Microsoft and OpenAI draw antitrust scrutiny as US regulators decide who will investigate


The US Department of Justice (DOJ) and the Federal Trade Commission (FTC) are currently discussing which agency should lead the antitrust investigation into the partnership between OpenAI and Microsoft.

The talks concern possible anticompetitive effects of the partnership, particularly in the market for large language models such as ChatGPT. Before the government can formally intervene, the question of jurisdiction must be resolved.

The FTC has been looking into the partnership since at least early December, although there has been no formal investigation to date. Microsoft reportedly did not register the deal with the FTC because OpenAI is a non-profit organization and therefore not subject to the US merger law.

Regulators are concerned about the benefits both companies could gain from working together. Both the DOJ and the FTC are especially eyeing Microsoft’s involvement in the reinstatement of OpenAI CEO Sam Altman after he was fired last year.



Microsoft’s interference in OpenAI’s management of this situation was a key factor in the EU Commission’s decision to open an investigation. The UK’s Competition and Markets Authority is also investigating antitrust issues related to the partnership.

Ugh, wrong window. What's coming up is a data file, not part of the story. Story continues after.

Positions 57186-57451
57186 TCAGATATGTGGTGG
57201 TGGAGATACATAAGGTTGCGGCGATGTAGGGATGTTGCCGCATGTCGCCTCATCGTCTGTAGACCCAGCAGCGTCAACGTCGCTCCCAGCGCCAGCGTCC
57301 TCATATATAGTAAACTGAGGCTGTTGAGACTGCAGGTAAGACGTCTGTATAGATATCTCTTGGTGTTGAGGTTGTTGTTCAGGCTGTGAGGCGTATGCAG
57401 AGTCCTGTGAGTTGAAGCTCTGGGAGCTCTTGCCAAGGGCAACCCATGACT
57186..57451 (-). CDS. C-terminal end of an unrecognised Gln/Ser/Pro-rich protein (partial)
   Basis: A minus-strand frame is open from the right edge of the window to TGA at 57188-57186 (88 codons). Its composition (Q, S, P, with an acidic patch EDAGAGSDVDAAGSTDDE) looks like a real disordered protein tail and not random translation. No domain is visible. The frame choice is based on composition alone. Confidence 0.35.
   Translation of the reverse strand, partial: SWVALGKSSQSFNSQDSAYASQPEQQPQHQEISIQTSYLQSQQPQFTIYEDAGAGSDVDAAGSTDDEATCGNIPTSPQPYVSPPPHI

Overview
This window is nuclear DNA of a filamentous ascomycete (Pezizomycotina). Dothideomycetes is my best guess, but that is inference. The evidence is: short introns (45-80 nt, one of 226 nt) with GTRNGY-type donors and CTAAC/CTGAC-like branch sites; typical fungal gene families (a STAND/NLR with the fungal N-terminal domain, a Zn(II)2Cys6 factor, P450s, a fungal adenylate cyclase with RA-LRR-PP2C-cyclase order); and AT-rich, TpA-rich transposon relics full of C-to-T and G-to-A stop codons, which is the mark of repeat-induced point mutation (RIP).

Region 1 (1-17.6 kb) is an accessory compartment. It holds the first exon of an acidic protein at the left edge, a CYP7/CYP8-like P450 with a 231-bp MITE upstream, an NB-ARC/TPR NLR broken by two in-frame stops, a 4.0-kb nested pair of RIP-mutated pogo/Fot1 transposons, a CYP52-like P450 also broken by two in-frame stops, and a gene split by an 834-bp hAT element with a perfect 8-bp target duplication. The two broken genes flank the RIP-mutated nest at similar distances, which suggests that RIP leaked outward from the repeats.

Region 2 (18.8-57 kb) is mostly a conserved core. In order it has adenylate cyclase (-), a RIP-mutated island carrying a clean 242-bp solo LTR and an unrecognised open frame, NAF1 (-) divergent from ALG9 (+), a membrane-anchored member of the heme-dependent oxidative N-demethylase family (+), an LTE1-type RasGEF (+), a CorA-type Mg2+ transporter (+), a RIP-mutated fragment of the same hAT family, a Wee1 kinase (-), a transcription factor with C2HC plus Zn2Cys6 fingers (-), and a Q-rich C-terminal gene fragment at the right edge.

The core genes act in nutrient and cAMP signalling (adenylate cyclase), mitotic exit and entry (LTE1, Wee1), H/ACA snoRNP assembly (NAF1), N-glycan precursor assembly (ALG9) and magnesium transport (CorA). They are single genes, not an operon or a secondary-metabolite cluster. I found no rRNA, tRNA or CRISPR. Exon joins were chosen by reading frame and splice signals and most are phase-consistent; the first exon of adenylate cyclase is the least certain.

Nadella downplays importance of OpenAI for Microsoft

Microsoft CEO Satya Nadella emphasized in an interview at the World Economic Forum in Davos that he is not seeking further control over OpenAI. Microsoft is currently the largest investor in OpenAI, with a 49 percent stake, and has invested a total of about $13 billion in the startup.

Despite the close relationship between Microsoft and OpenAI, Nadella emphasized that Microsoft is not dependent on OpenAI. Microsoft provides key technology components, such as the computing infrastructure for OpenAI, and conducts extensive research in the field of AI itself.

Still, Microsoft currently relies heavily on OpenAI to keep up with competitors like Google when it comes to language models. All of Microsoft’s major AI products, such as Copilot, are based on OpenAI technology.

The FTC is also investigating AI companies for possible unlawful use of data for AI training and privacy. OpenAI’s ChatGPT is also on the FTC’s checklist for spreading misinformation about individuals.


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